There’s a lot of fitness information out there- some reliable, some not. The important thing is to ask questions. If you don’t understand something or question the source, ask a qualified fitness professional for their advice. Sticking to the truths of these myths will keep you healthy, injury-free, and on track to meeting your fitness goals.

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Member Comments

  • This is a great article. I believed all these myths at one point, but now know better.

    Thanks Coach Jen!

    AHH! I'm happy to see this answer.

    I'm so tired of seeing/reading that abs are entirely the product of your diet. There are SO MANY variables when it comes to attaining 'a flat stomach', and I hate to break it to you but it's not any 'one thing', but rather the perfect storm of your body type and lifestyle paired with frequency and type of workouts.
    For example if you do higher intensity intervals, or you train at an elite athletes level, your diet has a LOT more wiggle room.
    If you want to figure out the right combo of workouts and nutrition ratio and get kickstarted to seriously flat abs- it IS possible no matter how impossible you think it is.

    Think of achieving a flat stomach like mastering an intricate dish/recipe. For example, take lasagna. You can have all the right 'ingredients', but if you don't have the right timing, temperature, and follow directions in a certain way, that lasagne is going to turn out entirely differently.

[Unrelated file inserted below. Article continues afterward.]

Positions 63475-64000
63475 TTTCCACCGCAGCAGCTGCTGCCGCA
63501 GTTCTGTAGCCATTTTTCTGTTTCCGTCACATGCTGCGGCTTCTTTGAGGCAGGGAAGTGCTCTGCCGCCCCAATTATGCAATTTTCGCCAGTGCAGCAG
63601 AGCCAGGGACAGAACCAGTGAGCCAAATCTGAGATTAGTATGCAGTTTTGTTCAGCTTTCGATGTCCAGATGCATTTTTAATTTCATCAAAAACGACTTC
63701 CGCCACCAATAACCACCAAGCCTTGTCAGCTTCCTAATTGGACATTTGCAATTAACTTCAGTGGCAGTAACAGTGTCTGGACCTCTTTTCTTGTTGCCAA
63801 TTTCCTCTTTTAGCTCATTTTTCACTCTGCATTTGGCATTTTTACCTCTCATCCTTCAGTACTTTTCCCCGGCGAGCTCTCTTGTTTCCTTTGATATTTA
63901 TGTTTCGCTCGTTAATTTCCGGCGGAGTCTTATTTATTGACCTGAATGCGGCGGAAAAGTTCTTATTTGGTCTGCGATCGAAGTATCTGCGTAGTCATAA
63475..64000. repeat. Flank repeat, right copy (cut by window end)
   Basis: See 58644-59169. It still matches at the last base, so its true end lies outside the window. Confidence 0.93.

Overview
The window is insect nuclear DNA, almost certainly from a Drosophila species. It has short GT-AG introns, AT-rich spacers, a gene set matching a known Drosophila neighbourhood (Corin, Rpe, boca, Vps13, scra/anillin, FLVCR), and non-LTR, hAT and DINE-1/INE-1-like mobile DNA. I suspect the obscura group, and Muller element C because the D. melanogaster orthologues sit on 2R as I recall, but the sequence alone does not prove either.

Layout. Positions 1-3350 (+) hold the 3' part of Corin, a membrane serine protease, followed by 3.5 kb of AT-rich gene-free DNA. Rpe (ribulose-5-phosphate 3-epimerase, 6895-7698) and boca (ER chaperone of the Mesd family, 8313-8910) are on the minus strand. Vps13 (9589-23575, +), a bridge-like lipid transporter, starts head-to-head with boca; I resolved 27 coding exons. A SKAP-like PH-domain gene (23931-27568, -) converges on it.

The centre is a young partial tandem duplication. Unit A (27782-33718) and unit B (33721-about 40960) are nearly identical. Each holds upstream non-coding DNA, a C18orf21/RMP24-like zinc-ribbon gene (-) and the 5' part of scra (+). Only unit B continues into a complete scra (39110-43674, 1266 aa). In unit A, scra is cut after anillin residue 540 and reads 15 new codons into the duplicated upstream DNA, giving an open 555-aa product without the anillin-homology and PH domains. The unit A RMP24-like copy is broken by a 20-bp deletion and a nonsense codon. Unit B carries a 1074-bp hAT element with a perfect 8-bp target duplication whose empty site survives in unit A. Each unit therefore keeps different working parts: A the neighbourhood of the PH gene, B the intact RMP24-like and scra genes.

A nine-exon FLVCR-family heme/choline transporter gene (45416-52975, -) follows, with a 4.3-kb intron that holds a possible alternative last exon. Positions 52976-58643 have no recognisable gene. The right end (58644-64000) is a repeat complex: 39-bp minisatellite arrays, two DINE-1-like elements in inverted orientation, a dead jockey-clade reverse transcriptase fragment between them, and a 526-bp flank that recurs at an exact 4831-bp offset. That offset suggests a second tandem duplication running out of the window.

There is so much noise and conflicting advice, which is why it's my mission to cut out all that stuff and simply tell you/give you what the real deal is. like it or not,
    Want more no BS, and 'real results recipes'. Come on over to FitStrongandSexy.
    com - I welcome your comments too!

    FitStrongandSex Editor,
    Amanda Russell
  • I still hear the one about you have to exercise long and intense. When I said on one team that I couldn't walk as fast as a lot of people do, I was told that I wasn't doing anything to get exercise then. I also have friends who say you have to exercise at least an hour at a time (no breaks) for it to be effective. Doesn't matter that they have said short periods and can add them up work.
    There really is no such think as a "FAT BURNING ZONE". Unbeknownist to most people, fat as a percentage of calories burned are highest while at rest. We are burning around 50/50, fat/sugars regularly. As we move and intensity increases we gradually shift away from the fat to utilize the more readily available energy source - glycogen. When you go all out, we are relying on mostly glycogen, AT THAT MOMENT. But these energy pathways are EXTREMELY complicated and after the exercise stops there is a process by which the body will pull from ALL resources to replenish this much needed quick surplus. That's why we do all that heavy breathing. Much oxygen is needed to replenish and convert fat to usable energy. Even though little fat is used during the High Intensity, all energy pathways get involved as the body prepares to "go again". So, by maximizing energy burning DURING the activity, the more the body will then convert the storage to a ready resource, after.
  • Yea I'm in the "confused about #5" camp.
  • @BEVT @NRADUNSKY I think the "myth" part would be that you can get rid of the thick layer of fat over your abs by spot training them. No one will argue that toning makes a difference in your appearance, but until you get rid of the layer of fat through cardio you're never going to have a "six-pack." Same is true for any other body part. Spot training *will* give you beautiful, well defined muscles; you just won't be able to see them until you burn off the padding.